by Kelsey Zalimeni

Carole Feuerman is now exhibiting her newest bronze sculpture, 'Poseidon', at Jim Kempner Fine Art in Chelsea, NYC.  The piece features a male's head with organic shapes of bronze water drops sliding off the surface. This unique look is achieved through a technique that Feuerman herself developed, called 'Painting with Fire.' The artist first conceived of the idea while traveling by plane in 1998, feeling moved to express the gorgeous natural patterns that she witnessed from her aerial vantage point. 

'Poseidon' , 2014- sand-cast bronze

'Poseidon', 2014- sand-cast bronze

Despite its detachment from the rest of the body, 'Poseidon' conveys a surge of momentum, as the viewer anticipates full emergence from below the surface. The scale of the piece in combination with the pedestal height contributes to its potency.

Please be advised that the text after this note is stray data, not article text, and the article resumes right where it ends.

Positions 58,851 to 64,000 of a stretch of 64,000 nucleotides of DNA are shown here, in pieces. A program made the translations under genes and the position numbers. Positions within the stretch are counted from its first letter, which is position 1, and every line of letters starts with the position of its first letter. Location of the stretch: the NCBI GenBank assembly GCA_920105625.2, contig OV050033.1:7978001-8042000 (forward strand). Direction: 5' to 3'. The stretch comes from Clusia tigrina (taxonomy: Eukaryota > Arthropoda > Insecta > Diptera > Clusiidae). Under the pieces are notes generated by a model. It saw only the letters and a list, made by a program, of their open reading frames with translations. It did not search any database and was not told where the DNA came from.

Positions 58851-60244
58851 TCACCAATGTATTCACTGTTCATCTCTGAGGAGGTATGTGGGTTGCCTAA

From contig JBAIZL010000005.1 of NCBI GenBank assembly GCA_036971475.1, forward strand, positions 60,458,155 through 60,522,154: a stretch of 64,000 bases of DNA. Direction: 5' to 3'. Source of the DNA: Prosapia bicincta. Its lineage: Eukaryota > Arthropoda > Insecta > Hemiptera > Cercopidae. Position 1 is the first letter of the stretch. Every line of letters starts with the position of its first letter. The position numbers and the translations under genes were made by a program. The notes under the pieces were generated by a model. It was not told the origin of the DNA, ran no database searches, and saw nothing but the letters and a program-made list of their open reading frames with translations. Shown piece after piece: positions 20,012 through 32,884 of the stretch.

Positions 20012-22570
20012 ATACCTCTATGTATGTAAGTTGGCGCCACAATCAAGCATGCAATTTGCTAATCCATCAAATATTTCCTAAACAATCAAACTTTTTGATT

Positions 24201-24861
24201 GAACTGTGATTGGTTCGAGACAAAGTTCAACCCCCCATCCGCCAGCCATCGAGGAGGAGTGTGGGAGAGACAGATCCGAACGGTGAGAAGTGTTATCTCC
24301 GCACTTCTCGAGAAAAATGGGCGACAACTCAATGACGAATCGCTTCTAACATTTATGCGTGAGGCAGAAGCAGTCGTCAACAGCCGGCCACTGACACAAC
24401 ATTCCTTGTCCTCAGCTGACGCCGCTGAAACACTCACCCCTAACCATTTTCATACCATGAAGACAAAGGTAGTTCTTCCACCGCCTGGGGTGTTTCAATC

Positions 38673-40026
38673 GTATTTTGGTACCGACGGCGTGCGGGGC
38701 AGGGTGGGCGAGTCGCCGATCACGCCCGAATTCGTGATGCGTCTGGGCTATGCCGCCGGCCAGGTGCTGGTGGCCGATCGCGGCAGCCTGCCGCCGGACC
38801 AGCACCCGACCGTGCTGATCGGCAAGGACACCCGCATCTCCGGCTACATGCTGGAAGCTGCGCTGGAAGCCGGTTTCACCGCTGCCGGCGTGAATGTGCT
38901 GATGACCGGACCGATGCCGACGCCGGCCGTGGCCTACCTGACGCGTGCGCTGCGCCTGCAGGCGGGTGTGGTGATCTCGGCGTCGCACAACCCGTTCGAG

'Poseidon'  2014- sand-cast bronze

'Poseidon' 2014- sand-cast bronze

Be sure to watch this short video of Carole signing the piece at Jim Kempner Fine Art in NYC:

Readers, be sure to share thoughts and questions about 'Poseidon' in the comment bar below!

Giving and Taking II

by Kelsey Zalimeni

The sand-cast bronze 'Giving and Taking II' depicts two lovers locked in an amorous embrace.  The title implies an egalitarian ideal for relationships, striving for stasis through constant reciprocation.  The focus is cropped to the trunk and arms of the figures for emphasis on the physical and emotional exchange between them.

"Giving and Taking II", 2008    Bronze, 24 x 7 x 8 inches, Collection of Rudolf Gutlich

"Giving and Taking II", 2008

Bronze, 24 x 7 x 8 inches, Collection of Rudolf Gutlich

The sculpture achieves a deep sensuality without overt, literal exposure.  There is a tantalizing secrecy to the encounter, as both figures shield one another from the outside world.  They emerge together from the wall, bound in their union and determined to remain indivisible.